City, county continue debate over management of health department
The decision as to what will constitute the governing body of the Cascade County City-County Health Department has not yet been resolved.
The issue stems from differing interpretations of the implementation of HB 121, a law that passed the Legislature this year and was signed by the governor.
The law reduces the authority of local health boards and health officials, states that a “governing body” must be designated to oversee a local health department.
County officials interpret the law to mean that it must be an elected body and adopted a version of a temporary agreement with the city that designates the County Commission as the governing body.
The city has rejected that version and the agreement is not in force until both parties have signed the document.
The city initially suggested that the county and city could agree to designate the board of health as the governing body, but the county has disagreed with that, and the city then suggested adding a city commissioner to the county commission to create the governing body.
Since the county doesn’t agree and the most effective way to settle a question of law is to ask the court to decide, city officials are planning to file a civil case in District Court asking for a declaratory judgment on the matter.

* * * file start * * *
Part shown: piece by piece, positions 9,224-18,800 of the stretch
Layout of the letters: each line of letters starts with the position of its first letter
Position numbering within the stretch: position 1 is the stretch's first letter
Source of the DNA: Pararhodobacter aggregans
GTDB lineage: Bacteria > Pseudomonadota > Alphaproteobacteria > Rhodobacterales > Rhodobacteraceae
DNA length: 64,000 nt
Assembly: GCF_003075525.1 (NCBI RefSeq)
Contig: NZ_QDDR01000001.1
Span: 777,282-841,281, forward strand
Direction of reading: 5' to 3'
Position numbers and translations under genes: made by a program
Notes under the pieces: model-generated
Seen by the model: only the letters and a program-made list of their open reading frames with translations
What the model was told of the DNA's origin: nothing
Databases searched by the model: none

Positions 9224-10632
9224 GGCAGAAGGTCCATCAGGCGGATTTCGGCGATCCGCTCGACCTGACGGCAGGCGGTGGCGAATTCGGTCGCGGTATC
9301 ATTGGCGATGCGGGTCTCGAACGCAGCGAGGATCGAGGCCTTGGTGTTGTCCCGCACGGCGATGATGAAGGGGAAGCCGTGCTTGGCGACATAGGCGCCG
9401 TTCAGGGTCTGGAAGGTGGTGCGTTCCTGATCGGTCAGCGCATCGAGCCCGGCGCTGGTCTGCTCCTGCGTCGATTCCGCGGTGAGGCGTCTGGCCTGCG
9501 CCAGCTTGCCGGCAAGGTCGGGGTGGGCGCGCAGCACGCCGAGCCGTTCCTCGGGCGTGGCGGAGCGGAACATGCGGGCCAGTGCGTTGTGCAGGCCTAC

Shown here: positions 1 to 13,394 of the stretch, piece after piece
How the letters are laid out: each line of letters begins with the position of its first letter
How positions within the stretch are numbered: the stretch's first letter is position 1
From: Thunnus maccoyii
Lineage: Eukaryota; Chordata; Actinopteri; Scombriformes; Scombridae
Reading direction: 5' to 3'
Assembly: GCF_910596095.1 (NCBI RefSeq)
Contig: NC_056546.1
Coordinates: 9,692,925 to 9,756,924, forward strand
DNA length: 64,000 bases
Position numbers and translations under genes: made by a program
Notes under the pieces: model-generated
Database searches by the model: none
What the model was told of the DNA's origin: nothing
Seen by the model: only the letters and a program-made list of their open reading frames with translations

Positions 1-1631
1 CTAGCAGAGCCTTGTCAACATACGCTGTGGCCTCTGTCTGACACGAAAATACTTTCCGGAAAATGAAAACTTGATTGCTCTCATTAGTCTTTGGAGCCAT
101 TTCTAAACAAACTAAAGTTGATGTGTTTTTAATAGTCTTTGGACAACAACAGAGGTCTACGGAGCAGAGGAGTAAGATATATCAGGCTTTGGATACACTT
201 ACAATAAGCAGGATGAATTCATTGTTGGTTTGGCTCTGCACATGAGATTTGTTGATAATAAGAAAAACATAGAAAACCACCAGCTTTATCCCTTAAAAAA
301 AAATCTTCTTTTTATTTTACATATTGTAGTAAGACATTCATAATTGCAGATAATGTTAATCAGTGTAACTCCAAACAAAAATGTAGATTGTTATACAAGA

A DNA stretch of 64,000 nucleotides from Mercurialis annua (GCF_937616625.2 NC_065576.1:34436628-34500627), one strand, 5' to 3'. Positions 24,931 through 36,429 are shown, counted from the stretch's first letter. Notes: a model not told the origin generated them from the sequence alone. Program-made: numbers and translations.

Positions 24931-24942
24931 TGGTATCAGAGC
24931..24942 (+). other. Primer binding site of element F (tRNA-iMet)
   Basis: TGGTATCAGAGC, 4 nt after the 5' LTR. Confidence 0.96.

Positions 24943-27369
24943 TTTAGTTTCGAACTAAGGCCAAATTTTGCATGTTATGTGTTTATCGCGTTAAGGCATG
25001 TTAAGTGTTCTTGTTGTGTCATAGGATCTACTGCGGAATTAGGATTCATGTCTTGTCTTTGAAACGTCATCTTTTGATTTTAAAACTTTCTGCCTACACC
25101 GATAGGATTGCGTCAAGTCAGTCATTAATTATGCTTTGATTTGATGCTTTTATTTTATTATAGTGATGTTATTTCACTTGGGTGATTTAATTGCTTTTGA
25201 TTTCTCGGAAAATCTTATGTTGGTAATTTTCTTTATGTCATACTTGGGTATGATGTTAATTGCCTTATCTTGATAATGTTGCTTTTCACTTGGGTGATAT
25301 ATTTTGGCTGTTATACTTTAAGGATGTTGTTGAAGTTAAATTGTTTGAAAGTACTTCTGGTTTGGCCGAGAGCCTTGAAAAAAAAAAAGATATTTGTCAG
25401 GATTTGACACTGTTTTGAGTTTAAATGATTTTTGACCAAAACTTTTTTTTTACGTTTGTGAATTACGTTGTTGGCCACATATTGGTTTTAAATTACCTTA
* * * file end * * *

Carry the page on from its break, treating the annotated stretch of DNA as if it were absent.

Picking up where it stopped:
In an email to the county attorney’s office, Sara Sexe, the recently retired city attorney, noted that Lewis and Clark County, the City of Helena and the City of East Helena have tentatively agreed to a governing body structure that will include elected officials from all three local governments.
During the Oct. 6 county health board meeting, Commissioner Joe Briggs said that while the city is seeking a legal opinion, “we’re in a little bit of a governance limbo right now.”
The city has not yet filed its case in District Court and Trisha Gardner, county health officer, said that so far, no issues have arisen that would need the governing body to take action.
During the health board meeting, Carey Ann Haight, in the civil division of the county attorney’s office, said she was reviewing the draft the six page draft of the city’s complaint.
Sexe sent the draft to the county attorney’s office on Sept. 20 and asked for feedback, stating, “if our understanding of the County’s legal position here is correct, we would like to get moving on getting this issue resolved as soon as possible.”
The county has argued that they should be the governing body since CCHD employees fall under the county and the county funds the lionshare of CCHD currently.
Briggs said in the health board meeting that the cost of running the health department had increased this year and the county contributed an additional $385,000, bringing the county’s share to over $1 million. He said the city contributes $250,000 annually.
Gardner, the county health officer, said that the department did request more funding this year, primarily due to COVID and the extra workforce needed for that response.
She said they were expecting $130,000 in federal COVID relief funds for one new position over two years.
Gardner said that they still have nursing positions vacant, one for immunizations and one for communicable disease.